Wednesday, January 13, 2010

Let’s start at the very beginning: The Dresden Files

It’s a very good place to start. When you read this series by Jim Butcher, you should start with Storm Front and Fool Moon … and somebody cleverer than I could make one more line scan like that song from The Sound of Music, but I’m not even going to try.

As I mentioned in a recent review, where I inadvertently read book #7 of the series before reading any of the others, the Dresden Files combines fantasy, horror and noir, blending it all together with a lovely dry sense of humor – just my kind of books. The narrator is Harry Blackstone Copperfield Dresden and he is a wizard, and a sort of private eye of the occult. He is chivalrous to a fault, which often gets him into hot water with his friend, policewoman Karrin Murphy; he drives an original flavor VW Bug because wizards mess up technology and the Bug is a pretty basic machine; he’s got a huge cat named Mister and a smartass spirit in a skull named Bob.

In Storm Front Murphy asks Dresden to consult on a gruesome double murder in which a man and a woman were killed by black magic, their hearts ripped out of their chests. This is against the rules, both for human laws and supernatural laws, and as Harry is drawn in further, he must dance around both the Chicago police and the White Council’s peacekeepers. Throw in the Mob, a toad demon, some spider monsters and a love potion gone badly awry, and you have the start to a greatly entertaining series.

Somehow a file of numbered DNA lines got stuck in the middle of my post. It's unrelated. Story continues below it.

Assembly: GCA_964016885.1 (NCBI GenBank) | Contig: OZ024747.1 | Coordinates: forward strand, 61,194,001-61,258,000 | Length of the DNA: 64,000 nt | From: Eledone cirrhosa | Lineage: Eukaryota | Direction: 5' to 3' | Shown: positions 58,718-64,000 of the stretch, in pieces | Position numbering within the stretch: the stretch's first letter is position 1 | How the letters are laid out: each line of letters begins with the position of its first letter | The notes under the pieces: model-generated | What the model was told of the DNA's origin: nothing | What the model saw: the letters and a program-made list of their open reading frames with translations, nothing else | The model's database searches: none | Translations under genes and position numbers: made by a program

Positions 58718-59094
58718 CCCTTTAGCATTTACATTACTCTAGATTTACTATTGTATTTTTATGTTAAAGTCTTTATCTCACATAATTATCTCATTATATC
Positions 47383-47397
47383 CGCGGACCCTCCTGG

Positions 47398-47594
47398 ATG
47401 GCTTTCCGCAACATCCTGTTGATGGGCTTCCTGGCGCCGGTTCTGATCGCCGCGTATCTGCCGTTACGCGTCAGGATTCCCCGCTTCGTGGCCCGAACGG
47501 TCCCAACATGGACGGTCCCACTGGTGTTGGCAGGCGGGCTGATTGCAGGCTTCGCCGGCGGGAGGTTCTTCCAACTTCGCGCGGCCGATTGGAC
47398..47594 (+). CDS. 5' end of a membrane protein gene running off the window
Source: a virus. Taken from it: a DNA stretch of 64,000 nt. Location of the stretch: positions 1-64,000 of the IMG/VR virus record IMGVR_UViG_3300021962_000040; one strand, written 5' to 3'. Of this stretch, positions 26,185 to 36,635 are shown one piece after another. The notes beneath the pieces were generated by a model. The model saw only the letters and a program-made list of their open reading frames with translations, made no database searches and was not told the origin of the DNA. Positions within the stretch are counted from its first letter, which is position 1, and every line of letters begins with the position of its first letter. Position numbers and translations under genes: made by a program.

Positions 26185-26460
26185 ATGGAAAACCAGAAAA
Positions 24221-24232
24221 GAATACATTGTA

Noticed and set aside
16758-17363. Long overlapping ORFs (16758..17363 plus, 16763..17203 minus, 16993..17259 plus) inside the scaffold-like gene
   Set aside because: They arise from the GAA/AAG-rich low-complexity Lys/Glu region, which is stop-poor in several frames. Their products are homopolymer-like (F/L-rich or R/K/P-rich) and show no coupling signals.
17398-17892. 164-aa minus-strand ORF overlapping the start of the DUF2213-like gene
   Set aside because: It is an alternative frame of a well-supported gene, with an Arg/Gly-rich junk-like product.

As you might imagine, Fool Moon is about werewolves. Murphy needs Dresden’s help again, this time on a grisly full-moon murder where forensics turns up strange dog-like paw prints and strange dog-like fang marks. It just so happens that this is only the latest body in a string of them, and Murphy is fighting for her reputation and her job, trying to solve the case before the FBI does. When Dresden starts looking into things, he has to come up to speed on theriomorphs (humans who shapeshift into animals) in a hurry. Not only are there several different kinds of werewolves - the classic flavor: a person who uses a spell to change themselves into a wolf, but retains all of their humanity; hexenwulfen: by which you get a magical token from a demon or a sorcerer that when worn enables you to shapeshift at will; lycanthropes: beserkers, basically, whose bodies don’t change into wolves but their psyches do; and loup-garou: the real monsters, cursed by someone else and tied to the changes in the moon – but there are some of each kind (plus something extra) roaming around Chicago. Things get busy – and bloody – for Harry and Murphy in a hurry.

I liked Storm Front but I really liked Fool Moon. Perhaps it was because Butcher was a little more comfortable with his characters, perhaps because the stakes were raised in the Dresden universe, or maybe just because I’ve got a soft spot for werewolves, but I thought book #2 really hit its mark. It’s fast-moving and full of story, funny and bloody, and I’m already looking forward to #3.

1 comment:

  1. The series does a great job of gradually expanding the Dresden universe over the course of the series. "Dead Beat" is one of my favorites, but I really like them all. I love the extensive mythology that is developed. I really wish the TV series had been more like the novels, but even then, you lose a lot without his internal monologue. I'm counting the days until the next volume is released in April.